Enlightenment & Realization can be found in the most unusual of places. Many of those that profess to seek Enlightenment are often going in the wrong direction, their very seeking, as they cling to words, scriptures and sutras like one would a raft that is forever missing the beckoning shore.
Buddhists do not have a monopoly on Enlightenment. Enlightenment is of itself, nothing more than a word. Those that have attained Enlightenment often point, nudge and suggest that this is so. However, Buddhism does map out a path that can be followed. A path that is the opposite of fundamentalism; albeit many Buddhists follow the path forever trudging the underbrush where thickets and thorns are aplenty. I have smelled the stench of religion in Christians and Pagans, as well as in Buddhists.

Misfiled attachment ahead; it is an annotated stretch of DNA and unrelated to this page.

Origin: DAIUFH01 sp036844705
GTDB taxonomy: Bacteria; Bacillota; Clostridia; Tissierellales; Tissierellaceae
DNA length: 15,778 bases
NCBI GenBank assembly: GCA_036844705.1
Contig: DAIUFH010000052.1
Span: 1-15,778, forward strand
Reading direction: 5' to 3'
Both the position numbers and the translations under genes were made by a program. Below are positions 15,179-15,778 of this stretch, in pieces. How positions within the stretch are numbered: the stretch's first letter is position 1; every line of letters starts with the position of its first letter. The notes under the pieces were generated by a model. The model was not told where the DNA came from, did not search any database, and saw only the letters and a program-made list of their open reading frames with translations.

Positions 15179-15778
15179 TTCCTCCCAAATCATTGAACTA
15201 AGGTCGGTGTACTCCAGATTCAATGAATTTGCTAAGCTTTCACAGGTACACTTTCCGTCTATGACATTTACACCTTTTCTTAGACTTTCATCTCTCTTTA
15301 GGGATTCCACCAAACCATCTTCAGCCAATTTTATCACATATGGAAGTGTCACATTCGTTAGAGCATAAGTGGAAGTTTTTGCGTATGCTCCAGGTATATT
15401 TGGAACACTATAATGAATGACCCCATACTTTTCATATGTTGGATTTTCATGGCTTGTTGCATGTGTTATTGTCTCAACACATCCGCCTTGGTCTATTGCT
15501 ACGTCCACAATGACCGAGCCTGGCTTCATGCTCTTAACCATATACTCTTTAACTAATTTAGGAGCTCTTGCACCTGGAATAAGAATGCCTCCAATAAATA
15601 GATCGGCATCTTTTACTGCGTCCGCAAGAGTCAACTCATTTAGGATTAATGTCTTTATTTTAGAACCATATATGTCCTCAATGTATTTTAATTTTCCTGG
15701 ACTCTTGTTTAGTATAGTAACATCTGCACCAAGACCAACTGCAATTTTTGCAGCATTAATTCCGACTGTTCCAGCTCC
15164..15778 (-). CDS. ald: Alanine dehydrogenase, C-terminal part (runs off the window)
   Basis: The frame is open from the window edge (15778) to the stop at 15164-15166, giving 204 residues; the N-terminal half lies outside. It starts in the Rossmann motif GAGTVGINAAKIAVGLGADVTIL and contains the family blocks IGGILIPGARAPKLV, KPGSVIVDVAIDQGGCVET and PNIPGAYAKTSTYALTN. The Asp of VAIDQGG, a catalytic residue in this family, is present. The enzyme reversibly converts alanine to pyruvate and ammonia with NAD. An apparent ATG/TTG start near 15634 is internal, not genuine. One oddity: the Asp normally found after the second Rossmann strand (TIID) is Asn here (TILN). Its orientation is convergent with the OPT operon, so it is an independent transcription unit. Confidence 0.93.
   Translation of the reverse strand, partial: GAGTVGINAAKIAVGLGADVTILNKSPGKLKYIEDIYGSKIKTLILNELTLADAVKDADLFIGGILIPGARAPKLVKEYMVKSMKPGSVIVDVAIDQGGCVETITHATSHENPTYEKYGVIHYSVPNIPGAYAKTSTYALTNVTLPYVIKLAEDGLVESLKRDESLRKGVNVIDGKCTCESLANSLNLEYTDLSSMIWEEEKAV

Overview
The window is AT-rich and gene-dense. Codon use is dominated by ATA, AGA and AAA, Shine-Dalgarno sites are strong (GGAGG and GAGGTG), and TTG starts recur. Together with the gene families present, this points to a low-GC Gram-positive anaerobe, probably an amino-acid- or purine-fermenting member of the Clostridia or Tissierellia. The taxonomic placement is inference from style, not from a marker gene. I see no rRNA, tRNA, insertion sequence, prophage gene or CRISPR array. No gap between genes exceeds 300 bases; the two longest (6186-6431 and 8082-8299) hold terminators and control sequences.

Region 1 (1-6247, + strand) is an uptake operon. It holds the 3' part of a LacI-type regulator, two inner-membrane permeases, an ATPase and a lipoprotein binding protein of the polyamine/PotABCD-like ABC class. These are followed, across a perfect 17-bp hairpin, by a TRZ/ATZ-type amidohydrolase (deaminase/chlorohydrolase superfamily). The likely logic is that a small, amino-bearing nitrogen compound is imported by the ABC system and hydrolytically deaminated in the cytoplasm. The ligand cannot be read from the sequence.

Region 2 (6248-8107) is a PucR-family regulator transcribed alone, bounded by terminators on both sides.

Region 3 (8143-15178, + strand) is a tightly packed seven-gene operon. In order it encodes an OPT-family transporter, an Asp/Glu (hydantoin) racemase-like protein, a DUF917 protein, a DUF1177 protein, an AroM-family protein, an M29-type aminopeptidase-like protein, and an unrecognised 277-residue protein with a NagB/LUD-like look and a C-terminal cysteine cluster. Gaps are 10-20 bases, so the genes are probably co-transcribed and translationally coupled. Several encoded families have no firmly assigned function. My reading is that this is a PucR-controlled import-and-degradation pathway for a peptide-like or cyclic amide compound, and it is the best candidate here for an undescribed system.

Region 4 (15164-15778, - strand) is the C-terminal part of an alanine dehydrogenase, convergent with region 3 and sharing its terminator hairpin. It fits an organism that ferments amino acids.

The Buddha gives the simile of a mountain, in which he describes two friends walking through the jungle, which is a Buddhist metaphor for sense-pleasures. They come upon a mountain slope, and one friend climbs to the top of the mountain and then shouts down to the other that from his new vantage point he can see delightful stretches of level ground and lotus ponds—a metaphor for nibbana. But the one at the bottom of the mountain, still in the jungle, doesn't believe him. And what the Buddha says is that he could, like the one at the top, go on adamantly claiming that what he says is true, or he can come down to the foot of the mountain, take his listener by the arm and gradually lead him to the top, where it is possible for him to see things for himself. And this is what I think the Buddha does. When he's causing someone to gain right view, he comes down to their level and gradually leads them to a position where they themselves have sight of things as they really are. This is why he is spoken of as the "good physician who gives men back their sight."
Good physicians are all too often hacks and back of the bar room dentists seeking to root out from you a few dollars and decay that only they can see.